Indigenous Students' Council member JC Steele.

Centred on student success

One year after the grand opening celebrations of the Gordon Oakes Red Bear Student Centre, the facility has become a bustling hub of activity for students—Indigenous and non-Indigenous—at the U of S.

Second-year student JC Steele, a member of the Indigenous Students’ Council, recalled one particular instance that happened at the popular soup and bannock weekly lunch. “There was a table of girls sitting, and when the elder got up and started talking they were looking around— kind of uncomfortable like they shouldn’t be here—and they didn’t know what was going on … and someone just walked up to them and said ‘everyone is invited.’”

That interaction has stuck with Steele as one example of how welcoming the centre has been for students. The member of the Cote First Nation said the centre created a sense of community in the transition to university.

“For a lot of students, especially first-year students, it can be very intimidating to put yourself out there,” Steele said. “And so the centre always has something going on that invites students in and gives you a chance to meet people.”

The Gordon Oakes Red Bear Student Centre opened its doors to the university community last January and hosted a series of grand opening celebrations in early February 2016. Over the past year, the centre has been dedicated to supporting the academic and personal success of Métis, First Nations and Inuit students and has become a place for students to connect with one another, access campus supports and participate in ceremonies.


Patti McDougall, vice-provost of teaching and learning, said the centre has helped set a tone for the future of the U of S by signifying the importance of Indigenous engagement and student success.

“It sends a message to the people who come onto our campus—and that includes the people who live and work on our campus, study on our campus, and also the people who come and visit us on our campus— that the work that we’re doing, the goals that the president has set out for us, that that is central and paramount and it is not fleeting,” said McDougall. “This is not a one-shot deal for us.”

Looking to the future, McDougall wants to continue to build on the support systems for Indigenous students and expand the work of the centre.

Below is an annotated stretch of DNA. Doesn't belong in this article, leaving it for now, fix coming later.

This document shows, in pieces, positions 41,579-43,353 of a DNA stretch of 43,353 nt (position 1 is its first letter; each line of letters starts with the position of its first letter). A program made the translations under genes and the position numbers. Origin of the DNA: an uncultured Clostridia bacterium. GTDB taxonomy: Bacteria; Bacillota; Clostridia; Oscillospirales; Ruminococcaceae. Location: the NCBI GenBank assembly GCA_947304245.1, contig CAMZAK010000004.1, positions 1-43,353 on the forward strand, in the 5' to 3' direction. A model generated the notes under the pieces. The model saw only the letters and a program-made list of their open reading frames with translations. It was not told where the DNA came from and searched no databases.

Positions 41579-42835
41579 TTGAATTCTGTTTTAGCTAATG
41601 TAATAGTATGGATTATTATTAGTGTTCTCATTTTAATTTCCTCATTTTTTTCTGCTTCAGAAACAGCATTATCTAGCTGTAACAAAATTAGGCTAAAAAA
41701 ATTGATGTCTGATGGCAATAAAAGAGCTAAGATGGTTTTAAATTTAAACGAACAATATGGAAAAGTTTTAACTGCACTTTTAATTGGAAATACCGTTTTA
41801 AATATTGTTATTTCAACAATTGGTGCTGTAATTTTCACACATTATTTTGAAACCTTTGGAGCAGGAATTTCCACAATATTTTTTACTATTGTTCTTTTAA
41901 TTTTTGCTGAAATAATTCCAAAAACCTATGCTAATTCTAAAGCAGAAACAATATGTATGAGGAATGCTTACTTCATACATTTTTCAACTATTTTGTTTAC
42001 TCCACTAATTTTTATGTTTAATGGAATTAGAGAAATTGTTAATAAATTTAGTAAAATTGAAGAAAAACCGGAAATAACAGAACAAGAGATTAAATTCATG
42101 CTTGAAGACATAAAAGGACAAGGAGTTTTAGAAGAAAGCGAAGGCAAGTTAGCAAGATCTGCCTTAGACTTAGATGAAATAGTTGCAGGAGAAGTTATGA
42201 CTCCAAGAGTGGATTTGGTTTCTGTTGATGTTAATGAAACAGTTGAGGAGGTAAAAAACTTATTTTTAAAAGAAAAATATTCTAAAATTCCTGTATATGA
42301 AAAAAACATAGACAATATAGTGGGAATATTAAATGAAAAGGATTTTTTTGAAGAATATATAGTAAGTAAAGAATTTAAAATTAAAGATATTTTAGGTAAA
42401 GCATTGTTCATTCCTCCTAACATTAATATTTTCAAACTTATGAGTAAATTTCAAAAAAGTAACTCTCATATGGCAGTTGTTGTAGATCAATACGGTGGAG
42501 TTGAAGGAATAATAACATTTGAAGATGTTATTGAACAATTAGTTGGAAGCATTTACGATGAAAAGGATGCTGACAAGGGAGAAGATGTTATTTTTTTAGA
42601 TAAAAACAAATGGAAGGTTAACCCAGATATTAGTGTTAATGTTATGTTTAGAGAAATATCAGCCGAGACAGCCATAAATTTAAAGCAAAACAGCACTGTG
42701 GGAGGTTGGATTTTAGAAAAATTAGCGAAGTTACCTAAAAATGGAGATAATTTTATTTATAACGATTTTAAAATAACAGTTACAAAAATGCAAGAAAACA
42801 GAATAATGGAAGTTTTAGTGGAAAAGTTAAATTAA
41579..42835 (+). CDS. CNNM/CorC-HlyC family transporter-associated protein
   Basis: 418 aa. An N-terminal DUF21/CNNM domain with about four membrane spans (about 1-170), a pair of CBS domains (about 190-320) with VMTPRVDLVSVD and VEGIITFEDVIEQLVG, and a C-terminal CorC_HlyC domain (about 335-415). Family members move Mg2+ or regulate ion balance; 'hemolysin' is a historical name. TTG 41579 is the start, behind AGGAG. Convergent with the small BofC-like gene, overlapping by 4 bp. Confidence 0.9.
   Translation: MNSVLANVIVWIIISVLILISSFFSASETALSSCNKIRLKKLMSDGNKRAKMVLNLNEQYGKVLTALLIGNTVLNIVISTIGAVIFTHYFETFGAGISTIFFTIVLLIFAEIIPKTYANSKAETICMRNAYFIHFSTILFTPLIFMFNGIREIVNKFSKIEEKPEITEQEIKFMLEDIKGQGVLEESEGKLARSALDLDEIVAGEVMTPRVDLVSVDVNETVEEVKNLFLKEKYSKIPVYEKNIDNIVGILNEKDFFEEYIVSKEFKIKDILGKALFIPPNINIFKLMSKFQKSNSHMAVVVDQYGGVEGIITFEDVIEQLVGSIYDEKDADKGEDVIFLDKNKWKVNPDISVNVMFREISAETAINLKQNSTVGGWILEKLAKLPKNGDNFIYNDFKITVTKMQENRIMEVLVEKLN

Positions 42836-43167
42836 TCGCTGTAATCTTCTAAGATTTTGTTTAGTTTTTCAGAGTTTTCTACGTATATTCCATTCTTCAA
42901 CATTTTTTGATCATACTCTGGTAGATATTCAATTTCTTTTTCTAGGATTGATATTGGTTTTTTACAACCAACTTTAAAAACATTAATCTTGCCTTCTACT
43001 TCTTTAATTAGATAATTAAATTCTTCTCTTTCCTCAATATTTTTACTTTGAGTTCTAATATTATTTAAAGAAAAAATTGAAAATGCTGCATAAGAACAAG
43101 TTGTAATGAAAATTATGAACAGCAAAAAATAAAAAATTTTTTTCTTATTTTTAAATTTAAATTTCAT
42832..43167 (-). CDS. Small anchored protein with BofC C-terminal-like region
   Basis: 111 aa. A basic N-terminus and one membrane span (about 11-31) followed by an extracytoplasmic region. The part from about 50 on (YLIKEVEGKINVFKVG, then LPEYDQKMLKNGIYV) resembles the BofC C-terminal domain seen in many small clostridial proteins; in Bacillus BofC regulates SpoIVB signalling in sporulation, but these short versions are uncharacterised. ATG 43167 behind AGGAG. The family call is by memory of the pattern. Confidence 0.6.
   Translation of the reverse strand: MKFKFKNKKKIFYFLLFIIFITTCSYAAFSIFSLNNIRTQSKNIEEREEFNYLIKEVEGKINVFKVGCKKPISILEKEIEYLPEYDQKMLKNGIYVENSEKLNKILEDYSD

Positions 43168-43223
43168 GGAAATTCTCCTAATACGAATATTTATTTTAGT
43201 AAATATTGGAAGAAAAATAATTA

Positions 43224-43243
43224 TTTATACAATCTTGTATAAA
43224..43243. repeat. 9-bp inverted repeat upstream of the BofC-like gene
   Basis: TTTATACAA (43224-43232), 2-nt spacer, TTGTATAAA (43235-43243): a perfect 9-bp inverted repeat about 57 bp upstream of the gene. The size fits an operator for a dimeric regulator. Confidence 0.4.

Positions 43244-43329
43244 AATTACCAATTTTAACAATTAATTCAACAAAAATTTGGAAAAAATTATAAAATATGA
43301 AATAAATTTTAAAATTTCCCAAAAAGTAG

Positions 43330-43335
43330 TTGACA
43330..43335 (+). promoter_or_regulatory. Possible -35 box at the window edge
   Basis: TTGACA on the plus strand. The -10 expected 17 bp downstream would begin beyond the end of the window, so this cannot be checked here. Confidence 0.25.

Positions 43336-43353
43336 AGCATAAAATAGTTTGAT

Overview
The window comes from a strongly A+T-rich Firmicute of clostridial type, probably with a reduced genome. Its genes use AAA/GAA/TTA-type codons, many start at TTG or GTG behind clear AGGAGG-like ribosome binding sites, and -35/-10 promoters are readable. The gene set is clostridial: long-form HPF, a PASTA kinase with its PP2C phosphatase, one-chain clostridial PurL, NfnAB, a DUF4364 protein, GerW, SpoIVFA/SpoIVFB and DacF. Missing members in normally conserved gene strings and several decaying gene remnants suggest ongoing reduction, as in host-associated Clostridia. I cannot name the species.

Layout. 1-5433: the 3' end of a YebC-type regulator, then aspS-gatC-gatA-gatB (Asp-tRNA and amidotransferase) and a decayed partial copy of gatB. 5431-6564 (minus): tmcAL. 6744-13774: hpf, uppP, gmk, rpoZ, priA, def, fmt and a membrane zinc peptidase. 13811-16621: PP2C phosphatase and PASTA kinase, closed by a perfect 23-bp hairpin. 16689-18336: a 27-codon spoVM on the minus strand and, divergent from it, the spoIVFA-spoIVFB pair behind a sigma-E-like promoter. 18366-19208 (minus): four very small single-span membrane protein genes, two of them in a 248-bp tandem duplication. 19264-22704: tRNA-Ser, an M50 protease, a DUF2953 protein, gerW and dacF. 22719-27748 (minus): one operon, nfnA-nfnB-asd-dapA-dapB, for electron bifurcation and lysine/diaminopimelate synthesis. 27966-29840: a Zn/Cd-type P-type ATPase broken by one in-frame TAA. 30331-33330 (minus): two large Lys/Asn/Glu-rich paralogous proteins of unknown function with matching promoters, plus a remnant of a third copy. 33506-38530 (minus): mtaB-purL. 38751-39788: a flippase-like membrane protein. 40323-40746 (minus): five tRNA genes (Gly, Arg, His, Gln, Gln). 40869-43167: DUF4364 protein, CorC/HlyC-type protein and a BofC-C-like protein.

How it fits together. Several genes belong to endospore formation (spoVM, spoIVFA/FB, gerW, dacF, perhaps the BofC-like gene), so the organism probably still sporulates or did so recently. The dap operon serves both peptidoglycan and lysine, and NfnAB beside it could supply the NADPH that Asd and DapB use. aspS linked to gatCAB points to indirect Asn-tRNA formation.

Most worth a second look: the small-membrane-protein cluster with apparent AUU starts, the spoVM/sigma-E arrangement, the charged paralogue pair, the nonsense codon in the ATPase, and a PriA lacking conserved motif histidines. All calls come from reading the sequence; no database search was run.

“I think that the next phase is to think about how we can do more in that space from a programming perspective, and a big part of that is supporting the work of the Aboriginal Students’ Centre,” she said.


Increased programming options are also on the mind of Graeme Joseph, team leader of First Nations, Métis and Inuit student success at the U of S.

“One of the really important things that the new space provides to us is capacity, both in terms of the size of the events we can offer, but also the diversity of events as well,” said Joseph. “We’re trying to not only serve more students, but we’re looking at our programming to try to serve a greater diversity of students.” Since moving into the centre, weekly smudging ceremonies on Monday mornings and a parents’ group have been added to the range of programming available to students. Joseph said more services are planned, with staff currently working collaboratively with different partners at the U of S to expand offerings focused on student wellness, leadership and cultural programming, in particular.

Joseph said the centre is actively used as a study space, a place for events, and is a home for academic and cultural programming.

“First and foremost, we are a student centre and we are dedicated to supporting Aboriginal student success at the university,” he said.

Joseph went on to discuss the role the centre plays in intercultural education, noting how many non-Indigenous students are coming to the centre to learn and take part in ceremonies. Joseph was thrilled that the centre was able to reach more students and play a role in inclusive and respectful learning about Indigenous cultures.

“It brings people into our community, and it shows who and what we are about,” he said.

Steele is also excited about what the centre will continue to mean for students.

“You find your own identity here, you build your own little community and you get so much more out of your academic experience.”


Jordan Sherbino is a communications strategist in Aboriginal Initiatives.

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